Spicing up Undergraduate Collaborative Writing Course through Feedback Dialogues


  • Abdulrahman Nasser Alqefari


dialogic feedback; teacher-learner; learner-learner; oral dialogue; online interaction; writing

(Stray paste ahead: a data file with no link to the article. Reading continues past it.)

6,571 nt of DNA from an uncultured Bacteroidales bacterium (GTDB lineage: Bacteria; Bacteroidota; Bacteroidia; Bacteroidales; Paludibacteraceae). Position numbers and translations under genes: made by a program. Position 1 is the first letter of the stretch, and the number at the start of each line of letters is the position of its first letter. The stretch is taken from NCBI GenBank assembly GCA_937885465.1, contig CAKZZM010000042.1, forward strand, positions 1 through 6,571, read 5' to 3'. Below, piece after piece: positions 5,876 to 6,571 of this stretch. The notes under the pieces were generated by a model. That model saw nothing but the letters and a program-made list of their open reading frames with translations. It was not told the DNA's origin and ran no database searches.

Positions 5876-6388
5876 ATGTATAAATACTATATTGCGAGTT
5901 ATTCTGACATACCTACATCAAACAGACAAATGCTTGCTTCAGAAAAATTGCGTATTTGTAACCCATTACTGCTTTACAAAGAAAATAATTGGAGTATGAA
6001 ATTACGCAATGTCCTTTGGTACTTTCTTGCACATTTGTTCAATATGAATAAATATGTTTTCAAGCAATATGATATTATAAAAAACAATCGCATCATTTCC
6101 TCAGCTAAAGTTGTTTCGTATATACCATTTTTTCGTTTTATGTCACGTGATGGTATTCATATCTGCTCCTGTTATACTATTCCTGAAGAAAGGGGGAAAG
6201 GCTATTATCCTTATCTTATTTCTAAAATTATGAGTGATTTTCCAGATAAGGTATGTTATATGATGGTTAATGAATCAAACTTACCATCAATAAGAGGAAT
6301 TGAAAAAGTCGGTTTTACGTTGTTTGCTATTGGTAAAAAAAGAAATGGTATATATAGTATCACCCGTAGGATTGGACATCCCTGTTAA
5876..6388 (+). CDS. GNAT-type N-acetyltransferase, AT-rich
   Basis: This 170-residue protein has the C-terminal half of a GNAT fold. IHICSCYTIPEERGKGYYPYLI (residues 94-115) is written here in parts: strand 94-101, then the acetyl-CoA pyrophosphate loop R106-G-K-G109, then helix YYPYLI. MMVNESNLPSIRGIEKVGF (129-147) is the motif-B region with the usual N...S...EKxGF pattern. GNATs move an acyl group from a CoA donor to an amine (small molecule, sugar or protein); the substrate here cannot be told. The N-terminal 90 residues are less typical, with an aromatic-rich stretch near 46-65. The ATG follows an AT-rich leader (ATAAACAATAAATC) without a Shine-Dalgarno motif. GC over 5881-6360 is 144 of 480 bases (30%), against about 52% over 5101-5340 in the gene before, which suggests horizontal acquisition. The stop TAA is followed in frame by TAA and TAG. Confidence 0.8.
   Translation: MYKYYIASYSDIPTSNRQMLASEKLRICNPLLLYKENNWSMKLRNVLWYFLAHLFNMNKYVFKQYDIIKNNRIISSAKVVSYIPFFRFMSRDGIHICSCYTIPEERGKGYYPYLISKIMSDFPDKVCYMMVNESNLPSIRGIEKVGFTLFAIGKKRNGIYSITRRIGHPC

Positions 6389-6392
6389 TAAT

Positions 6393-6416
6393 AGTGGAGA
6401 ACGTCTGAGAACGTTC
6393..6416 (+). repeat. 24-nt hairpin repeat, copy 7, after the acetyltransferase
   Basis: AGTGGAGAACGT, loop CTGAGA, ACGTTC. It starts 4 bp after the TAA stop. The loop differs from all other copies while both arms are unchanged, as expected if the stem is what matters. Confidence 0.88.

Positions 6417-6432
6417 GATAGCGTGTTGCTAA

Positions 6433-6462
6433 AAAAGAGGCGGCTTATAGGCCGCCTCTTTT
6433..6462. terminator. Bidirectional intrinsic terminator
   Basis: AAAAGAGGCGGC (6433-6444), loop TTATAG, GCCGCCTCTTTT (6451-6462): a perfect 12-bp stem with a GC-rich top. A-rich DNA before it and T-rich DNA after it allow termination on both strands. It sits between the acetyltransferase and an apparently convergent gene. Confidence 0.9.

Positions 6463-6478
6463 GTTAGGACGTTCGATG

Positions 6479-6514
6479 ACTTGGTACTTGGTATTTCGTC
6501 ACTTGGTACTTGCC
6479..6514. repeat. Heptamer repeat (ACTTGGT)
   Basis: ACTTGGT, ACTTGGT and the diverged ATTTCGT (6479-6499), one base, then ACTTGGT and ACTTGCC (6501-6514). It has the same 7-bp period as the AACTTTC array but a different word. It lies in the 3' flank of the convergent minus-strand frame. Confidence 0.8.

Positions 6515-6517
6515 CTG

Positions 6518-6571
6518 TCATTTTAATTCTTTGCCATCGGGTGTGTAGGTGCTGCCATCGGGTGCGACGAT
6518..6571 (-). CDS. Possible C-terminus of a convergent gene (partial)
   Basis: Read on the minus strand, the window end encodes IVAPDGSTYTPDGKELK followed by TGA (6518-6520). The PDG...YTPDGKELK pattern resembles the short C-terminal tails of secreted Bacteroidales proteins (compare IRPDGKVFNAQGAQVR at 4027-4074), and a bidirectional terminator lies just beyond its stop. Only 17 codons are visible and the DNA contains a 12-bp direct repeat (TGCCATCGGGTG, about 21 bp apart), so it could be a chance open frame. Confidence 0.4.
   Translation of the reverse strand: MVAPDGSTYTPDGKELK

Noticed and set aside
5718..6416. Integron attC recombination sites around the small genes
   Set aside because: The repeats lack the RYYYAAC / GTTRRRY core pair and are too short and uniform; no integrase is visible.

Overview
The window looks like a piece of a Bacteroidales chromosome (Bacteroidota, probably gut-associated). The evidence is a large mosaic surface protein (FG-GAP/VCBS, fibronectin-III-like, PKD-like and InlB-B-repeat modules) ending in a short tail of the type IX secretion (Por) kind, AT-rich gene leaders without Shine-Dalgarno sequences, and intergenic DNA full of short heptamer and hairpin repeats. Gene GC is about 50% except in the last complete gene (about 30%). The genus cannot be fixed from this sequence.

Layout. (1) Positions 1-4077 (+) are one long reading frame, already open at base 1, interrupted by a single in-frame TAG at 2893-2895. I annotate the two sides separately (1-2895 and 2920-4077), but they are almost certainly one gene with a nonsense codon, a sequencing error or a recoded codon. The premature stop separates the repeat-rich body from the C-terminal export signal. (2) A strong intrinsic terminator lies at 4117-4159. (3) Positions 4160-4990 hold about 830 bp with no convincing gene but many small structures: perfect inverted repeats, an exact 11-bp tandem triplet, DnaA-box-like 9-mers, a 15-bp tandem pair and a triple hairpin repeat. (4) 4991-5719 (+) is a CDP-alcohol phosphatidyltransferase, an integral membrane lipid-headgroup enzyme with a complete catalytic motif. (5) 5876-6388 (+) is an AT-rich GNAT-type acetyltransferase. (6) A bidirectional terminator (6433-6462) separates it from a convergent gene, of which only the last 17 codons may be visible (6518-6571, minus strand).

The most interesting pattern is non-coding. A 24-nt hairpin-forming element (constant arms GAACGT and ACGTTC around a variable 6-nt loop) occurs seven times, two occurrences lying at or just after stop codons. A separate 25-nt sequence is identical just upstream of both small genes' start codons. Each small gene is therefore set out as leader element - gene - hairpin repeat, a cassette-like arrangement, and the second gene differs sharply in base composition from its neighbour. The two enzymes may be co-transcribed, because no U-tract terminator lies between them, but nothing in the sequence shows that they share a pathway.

Dialogic feedback, as opposed to unidirectional feedback that positions English language learners as mere receivers, is argued to be effective in promoting learners' self-regulated learning and active roles in feedback interpretation and negotiation. Despite the emphasis on dialogic feedback, empirical research on the how? question related to the processes of dialogues in feedback settings is limited. This paper, therefore, being positioned as part of this dialogic feedback approach, aimed to explore how feedback dialogues on the writing of fifteen pairs of undergraduates joining a writing class in a Saudi Arabia university are constructed. The data was collected from records of oral face-to-face (F2F) dialogues and digital or online written and audio interactions. The dialogues were analysed using an interactional analysis guided by several conceptual frameworks from previous research. Findings illustrated that dialogues are promoted and constructed within a four-dimensional process of cognitive, metacognitive, socio-affective, and structural activities. The assessment questions, hand-written codes and Google Docs-based highlights of errors in learners' drafts played a role in initiating F2F learner-learner dialogues which were extended to teacher-learner dialogues and to online dialogues. The study encourages writing instructors' shift to dialogic feedback in order to foster learners' active engagement with feedback and to motivate them to look for more effective strategies in promoting feedback dialogues with learners.



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